" Olmstead's writing is sparse and powerful and the book is a good reminder of the psychological toll of war (in this case, the Korean war.) However, I didn't find myself as attached to the characters and the story as I felt I should have. I'd give it 3 1/2 stars. "

  • 3 out of 53 out of 53 out of 53 out of 53 out of 5 Vanessa | 11/30/2013

    " Gave me a greater appreciation for what my father-in-law must have experienced as a young Marine fighting the Korean War. "

  • 3 out of 53 out of 53 out of 53 out of 53 out of 5 Nancy | 9/17/2013

    " I would call this a Faction Book. Novel based on facts. Rated on the downside because of the language/sex, but we are reading about the Korean War. "

  • 2 out of 52 out of 52 out of 52 out of 52 out of 5 Diane | 2/23/2013

    " Boy Book! Teen girlfriend with insatiable sex drive! One of the worst battles of the Korean War! Sloppy, sentimental ending! Part of a trilogy that started with "Coal Black Horse." "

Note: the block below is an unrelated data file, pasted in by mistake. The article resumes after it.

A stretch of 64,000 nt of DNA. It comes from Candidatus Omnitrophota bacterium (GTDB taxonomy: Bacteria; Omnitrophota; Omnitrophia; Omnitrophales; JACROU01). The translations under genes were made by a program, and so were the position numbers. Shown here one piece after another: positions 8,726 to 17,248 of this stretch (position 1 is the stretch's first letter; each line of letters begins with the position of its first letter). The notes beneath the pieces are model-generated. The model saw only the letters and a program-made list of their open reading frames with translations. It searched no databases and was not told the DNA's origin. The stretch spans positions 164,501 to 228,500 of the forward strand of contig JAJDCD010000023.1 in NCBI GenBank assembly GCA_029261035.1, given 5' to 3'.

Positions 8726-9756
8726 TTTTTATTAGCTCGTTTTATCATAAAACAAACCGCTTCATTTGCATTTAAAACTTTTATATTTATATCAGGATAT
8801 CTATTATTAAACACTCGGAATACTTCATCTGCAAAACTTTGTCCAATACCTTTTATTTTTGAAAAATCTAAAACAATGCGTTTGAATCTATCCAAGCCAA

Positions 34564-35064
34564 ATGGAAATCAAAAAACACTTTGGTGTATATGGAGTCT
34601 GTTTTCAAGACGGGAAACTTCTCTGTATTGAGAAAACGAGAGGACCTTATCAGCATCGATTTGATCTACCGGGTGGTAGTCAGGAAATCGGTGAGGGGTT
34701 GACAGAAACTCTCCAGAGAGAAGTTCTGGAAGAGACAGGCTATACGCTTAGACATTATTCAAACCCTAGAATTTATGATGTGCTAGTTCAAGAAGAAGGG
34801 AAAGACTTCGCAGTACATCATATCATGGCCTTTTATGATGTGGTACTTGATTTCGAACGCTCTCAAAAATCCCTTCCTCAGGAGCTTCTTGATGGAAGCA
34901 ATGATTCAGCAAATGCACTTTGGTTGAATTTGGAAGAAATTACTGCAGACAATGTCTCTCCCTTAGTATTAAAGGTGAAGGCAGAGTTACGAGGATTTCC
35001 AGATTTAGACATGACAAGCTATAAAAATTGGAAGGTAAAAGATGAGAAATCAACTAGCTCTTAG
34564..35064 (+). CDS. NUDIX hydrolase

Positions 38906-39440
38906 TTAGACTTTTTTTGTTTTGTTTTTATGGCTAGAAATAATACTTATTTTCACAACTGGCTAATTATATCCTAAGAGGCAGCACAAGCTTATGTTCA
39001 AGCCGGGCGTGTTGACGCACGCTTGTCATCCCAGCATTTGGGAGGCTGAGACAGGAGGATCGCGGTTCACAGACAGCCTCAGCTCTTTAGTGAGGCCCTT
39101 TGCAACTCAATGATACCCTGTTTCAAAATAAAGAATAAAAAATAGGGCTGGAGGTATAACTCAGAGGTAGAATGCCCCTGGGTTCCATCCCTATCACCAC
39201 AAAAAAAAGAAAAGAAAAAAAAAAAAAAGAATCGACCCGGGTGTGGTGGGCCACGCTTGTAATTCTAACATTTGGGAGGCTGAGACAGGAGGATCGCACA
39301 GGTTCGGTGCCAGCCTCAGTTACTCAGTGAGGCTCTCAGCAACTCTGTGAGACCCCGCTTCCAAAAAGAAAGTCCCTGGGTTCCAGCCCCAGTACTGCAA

• 1 out of 51 out of 51 out of 51 out of 51 out of 5 Ann Holland | 1/23/2013

    " Boy meets girl. Boy and girl fall in love and run away though why or to what end we're never sure. Boy loses girl. Boy joins Army and fights in Korean War. Boy comes home, finds girl and child. The End. Really? Do not understand the good reviews. Was very disappointed. "

  • 3 out of 53 out of 53 out of 53 out of 53 out of 5 Leslie | 12/27/2012

    " A good book. Olmstead is graphic in his war stories, but they are very real. He also writes beautifully. Left a bit hanging at the end, but an excellent read. "

  • 3 out of 53 out of 53 out of 53 out of 53 out of 5 TKieninger | 10/28/2012

    " I found myself skipping most of the war section, mainly because I wasn't interested, not because it wasn't well written. The ending was unexpected and abrupt. "